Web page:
Lest We Forget

This Remembrance Day Canada Bereft, part of the Vimy Memorial, reminds us of the sacrifices that have been made for freedom.


Gazing down onto the tomb of The Unknown Soldier.

You’ll always be my hero Dad. Miss you.

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Backwards Dinner

For several years I have wanted to create a backwards dinner for my visiting nieces and nephews. That is, a main course that looks like dessert, and dessert that looks like a main course. Channelling my inner child?

I’ve put it off for a few reasons.:

It requires thought and effort.

What if the children thought it was silly.

What if it looked more like a dog’s dinner than a backwards dinner.

Well, this was the year. If I postponed much longer this visiting crew might consider themselves too old to engage in such silliness. Their aunt and uncle would, of course, never be too old for such silliness.

They immediately agreed to having dessert first. Even their dad didn’t take much convincing. It seems everyone is happy with relaxed summer dining.

Here’s the menu:


various tarts (mini quiche)


Frosted cupcakes

Frosted cupcakes

cupcakes with frosting (meatloaf made in muffin tins with whipped sweet potato frosting)

Ice cream with sprinkles

Ice cream with sprinkles

ice cream with sprinkles (whipped potatoes with peas sprinkled throughout)

caramel sauce (gravy)

Jelly Bellys

Jelly Bellys

Jelly Belly beans (bean salad with added rectangles of red, green, yellow, and orange peppers)





sliders (half of a two-bite brownie between vanilla wafers, icing condiments)



pizza (almond cream cheese on cookie base, circles of fruit, warm strawberry jam glaze)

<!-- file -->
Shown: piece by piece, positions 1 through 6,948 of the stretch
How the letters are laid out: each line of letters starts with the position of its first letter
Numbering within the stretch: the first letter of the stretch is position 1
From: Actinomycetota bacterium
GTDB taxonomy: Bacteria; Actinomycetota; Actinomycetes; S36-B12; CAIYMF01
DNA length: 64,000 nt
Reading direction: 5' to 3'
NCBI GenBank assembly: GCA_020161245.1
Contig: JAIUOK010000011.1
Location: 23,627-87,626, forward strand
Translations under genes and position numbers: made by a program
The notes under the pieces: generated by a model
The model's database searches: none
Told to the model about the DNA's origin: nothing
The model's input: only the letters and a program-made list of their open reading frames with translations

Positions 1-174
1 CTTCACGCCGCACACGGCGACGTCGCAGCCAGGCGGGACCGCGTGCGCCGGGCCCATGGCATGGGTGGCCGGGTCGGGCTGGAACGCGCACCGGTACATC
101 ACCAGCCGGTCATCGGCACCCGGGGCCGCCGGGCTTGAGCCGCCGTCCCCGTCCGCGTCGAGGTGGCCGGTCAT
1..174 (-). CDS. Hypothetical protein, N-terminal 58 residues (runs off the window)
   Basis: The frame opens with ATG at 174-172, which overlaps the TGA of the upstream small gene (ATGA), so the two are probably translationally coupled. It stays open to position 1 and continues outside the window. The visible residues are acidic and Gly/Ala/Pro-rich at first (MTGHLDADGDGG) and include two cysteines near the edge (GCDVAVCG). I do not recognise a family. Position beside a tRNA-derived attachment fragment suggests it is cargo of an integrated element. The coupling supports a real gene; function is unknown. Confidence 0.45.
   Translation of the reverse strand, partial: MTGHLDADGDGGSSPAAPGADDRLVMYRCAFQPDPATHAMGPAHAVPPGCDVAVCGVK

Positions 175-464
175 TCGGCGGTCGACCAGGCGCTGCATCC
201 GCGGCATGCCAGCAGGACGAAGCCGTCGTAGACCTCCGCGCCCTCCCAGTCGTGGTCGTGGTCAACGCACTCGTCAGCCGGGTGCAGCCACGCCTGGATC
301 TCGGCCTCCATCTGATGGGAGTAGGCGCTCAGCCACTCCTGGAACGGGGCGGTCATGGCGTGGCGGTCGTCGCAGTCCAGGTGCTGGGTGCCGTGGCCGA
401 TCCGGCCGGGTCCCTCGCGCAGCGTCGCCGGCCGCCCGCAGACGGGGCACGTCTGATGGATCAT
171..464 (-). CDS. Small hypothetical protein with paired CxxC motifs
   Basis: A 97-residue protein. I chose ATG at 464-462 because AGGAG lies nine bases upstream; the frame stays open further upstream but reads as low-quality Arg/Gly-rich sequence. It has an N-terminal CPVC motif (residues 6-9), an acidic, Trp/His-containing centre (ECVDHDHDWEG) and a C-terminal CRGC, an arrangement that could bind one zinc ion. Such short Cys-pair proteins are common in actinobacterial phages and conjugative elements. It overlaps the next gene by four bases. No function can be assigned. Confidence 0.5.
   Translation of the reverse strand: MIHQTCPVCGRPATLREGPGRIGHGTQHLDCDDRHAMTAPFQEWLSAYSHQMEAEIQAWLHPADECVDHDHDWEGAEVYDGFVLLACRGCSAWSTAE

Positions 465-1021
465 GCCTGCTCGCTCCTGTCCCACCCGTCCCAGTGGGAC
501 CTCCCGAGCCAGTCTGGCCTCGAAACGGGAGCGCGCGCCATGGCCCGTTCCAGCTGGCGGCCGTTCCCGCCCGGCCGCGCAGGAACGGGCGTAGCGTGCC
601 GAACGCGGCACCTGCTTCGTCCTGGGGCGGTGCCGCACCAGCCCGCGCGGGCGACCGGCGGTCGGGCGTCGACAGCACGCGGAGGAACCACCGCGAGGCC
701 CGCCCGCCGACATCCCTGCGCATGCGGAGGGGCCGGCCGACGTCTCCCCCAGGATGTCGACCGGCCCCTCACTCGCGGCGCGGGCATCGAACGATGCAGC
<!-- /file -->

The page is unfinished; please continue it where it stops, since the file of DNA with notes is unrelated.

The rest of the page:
The hors d’oeures were met with strange looks.

The main course was greeted with exclamations, the three and a half year old indignantly declaring “Not i cream!”

Dessert was eagerly anticipated and speculation began on what it could be.

Was it a success? Yes.

Will I do it again? Yes.

Was it silly? Yes.

Was it a fun, animated meal that family will remember? Yes.

Let us know if you’ve ever created a meal like this. What did you serve? How did you make it? And I’m sure you had as much fun being silly as I did. If you haven’t, I hope I have inspired you to try it. Be silly!

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Flip-Flops Are Not Shoes

detail of a businessman wearing flip-flops

When giving Business Etiquette workshops I’m often asked to touch on the topic of attire. I have a quick list of things that a professional would and wouldn’t wear. When I mention flip-flops (when I was growing up we called them thongs, but that has an entirely different meaning now!) I brace myself.

I simply state that flip-flops are not shoes. They are not part of professional attire unless one works at the beach or at public showers. Usually one person in each session crosses their arms, stares at me, and defiantly states that they have always worn flip-flops and will always wear them. Their body language tells me they won’t hear anything else I have to say on the matter.

After the sessions I usually have some less vocal participants stay behind to thank me for mentioning the inappropriateness of flip-flops in the workplace. They find them noisy and unprofessional in appearance. Some go as far as to say they are unsafe.

If your workplace has a dress code and states no flip-flops, then that is it. They are not part or your work wardrobe.

If your workplace doesn’t have a dress code then the decision is yours. It’s up to you. What impression do you want to make?

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Tipping. Do You Have To?

On a recent vacation in Central America we returned to our hotel just as a large group was checking in. I overheard a woman loudly proclaim, “I don’t tip anyone. They get paid for what they do.”

Wince. The ugly tourist strikes again.

I regularly present Business and Dining Etiquette workshops to newcomers to Canada. When talking about dining in a restaurant I always mention tipping. Someone in the group usually asks if they really have to tip. Of course there isn’t a law regarding tipping, but after I explain the reasons, I ask if any of their children are planning on part-time restaurant jobs during the summer. Once people, or their children, have been in the service industry they understand how tipping truly works.